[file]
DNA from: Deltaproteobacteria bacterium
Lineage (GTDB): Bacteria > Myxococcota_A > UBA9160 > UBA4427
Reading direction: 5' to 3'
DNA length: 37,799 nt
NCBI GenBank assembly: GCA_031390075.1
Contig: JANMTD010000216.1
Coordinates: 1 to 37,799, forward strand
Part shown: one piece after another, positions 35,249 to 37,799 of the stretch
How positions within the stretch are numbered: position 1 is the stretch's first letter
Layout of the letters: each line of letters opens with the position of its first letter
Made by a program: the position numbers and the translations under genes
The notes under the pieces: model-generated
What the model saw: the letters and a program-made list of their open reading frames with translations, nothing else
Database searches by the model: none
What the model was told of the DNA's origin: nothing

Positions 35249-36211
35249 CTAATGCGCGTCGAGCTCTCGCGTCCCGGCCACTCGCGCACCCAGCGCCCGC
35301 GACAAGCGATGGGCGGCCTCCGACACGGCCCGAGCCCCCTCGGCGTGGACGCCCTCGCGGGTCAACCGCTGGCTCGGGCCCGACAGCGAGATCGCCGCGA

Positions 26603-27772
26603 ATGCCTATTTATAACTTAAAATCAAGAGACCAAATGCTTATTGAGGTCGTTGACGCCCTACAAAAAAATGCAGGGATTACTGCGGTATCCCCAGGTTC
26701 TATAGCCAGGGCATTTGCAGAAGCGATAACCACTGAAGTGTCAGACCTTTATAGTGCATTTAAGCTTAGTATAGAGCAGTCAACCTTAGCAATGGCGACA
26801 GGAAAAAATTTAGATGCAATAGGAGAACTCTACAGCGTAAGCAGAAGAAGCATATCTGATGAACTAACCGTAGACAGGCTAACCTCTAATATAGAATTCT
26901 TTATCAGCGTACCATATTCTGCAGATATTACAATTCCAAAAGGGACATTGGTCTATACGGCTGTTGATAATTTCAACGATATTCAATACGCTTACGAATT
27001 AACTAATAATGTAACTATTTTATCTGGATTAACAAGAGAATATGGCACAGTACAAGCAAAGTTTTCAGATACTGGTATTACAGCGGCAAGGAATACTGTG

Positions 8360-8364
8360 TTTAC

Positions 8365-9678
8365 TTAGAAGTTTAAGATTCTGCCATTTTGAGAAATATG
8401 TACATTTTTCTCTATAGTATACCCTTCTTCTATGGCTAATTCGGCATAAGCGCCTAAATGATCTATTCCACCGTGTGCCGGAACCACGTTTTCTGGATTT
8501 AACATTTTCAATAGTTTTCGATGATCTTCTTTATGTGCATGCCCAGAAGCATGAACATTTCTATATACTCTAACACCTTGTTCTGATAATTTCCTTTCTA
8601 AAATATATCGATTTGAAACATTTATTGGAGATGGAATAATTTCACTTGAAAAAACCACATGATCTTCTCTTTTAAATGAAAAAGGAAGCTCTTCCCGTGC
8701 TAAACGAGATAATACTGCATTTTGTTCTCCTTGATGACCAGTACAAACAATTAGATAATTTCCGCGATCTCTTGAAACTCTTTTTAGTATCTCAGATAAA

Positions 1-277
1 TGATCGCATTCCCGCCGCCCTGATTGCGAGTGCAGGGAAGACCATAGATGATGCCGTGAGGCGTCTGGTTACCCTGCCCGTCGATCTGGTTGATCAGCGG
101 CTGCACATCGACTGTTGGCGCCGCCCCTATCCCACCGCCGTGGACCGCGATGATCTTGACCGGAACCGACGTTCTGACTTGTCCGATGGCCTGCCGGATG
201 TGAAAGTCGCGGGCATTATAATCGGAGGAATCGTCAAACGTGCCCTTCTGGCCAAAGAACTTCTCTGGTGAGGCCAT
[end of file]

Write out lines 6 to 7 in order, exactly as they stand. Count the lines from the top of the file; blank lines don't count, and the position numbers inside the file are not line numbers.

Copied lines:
Contig: JANMTD010000216.1
Coordinates: 1 to 37,799, forward strand